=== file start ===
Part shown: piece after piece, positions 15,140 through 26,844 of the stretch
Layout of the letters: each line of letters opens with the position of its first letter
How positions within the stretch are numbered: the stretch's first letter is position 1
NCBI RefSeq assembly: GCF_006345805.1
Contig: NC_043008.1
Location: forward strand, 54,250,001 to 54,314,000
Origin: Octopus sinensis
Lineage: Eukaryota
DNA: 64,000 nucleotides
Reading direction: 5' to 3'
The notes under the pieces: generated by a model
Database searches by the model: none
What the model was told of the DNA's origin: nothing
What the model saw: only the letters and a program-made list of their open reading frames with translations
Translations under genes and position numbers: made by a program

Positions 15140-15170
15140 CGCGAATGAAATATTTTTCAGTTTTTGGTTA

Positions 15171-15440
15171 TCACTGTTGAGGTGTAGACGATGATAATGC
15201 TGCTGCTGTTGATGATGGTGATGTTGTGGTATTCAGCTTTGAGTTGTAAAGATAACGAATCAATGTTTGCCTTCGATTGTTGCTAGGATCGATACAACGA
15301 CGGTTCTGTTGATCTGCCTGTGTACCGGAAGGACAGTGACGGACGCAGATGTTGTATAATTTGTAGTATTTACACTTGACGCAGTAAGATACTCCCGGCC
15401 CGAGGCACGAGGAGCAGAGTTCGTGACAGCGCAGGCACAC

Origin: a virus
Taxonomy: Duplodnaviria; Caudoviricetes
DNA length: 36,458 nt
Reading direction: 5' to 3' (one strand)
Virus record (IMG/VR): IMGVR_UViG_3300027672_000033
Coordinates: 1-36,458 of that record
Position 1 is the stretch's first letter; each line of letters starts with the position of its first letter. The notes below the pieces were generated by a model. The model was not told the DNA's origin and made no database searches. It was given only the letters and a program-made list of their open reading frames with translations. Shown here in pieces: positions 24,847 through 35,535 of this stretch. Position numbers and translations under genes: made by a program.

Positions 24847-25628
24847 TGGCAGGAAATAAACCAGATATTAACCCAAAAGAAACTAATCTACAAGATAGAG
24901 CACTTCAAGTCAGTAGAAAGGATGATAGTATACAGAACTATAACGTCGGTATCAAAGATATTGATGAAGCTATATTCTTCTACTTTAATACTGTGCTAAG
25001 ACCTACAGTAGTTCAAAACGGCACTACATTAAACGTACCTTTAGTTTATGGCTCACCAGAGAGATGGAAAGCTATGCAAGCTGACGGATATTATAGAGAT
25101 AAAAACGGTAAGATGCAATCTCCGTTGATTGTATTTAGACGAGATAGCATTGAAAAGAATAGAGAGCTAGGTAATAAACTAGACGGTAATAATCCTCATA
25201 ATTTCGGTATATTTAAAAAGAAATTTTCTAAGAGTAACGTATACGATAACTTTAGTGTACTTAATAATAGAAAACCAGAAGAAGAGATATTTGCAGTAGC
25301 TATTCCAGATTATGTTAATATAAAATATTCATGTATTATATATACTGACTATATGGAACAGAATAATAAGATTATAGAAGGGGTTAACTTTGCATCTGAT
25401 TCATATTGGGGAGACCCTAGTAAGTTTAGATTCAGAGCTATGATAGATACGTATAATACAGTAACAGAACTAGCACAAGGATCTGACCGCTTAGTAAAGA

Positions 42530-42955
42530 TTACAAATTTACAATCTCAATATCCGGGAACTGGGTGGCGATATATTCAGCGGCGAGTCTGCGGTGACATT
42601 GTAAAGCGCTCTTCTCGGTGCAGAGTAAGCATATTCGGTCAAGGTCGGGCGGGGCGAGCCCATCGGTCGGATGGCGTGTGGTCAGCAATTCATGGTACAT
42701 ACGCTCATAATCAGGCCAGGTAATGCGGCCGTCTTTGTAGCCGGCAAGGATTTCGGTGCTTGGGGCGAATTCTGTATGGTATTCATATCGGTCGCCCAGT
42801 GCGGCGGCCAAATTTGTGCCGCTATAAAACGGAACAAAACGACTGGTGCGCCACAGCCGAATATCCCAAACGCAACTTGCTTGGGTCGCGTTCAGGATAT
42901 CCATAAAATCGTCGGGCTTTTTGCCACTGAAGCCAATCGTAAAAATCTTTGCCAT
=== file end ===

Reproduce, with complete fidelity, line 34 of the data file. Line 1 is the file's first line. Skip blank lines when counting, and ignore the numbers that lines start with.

25101 AAAAACGGTAAGATGCAATCTCCGTTGATTGTATTTAGACGAGATAGCATTGAAAAGAATAGAGAGCTAGGTAATAAACTAGACGGTAATAATCCTCATA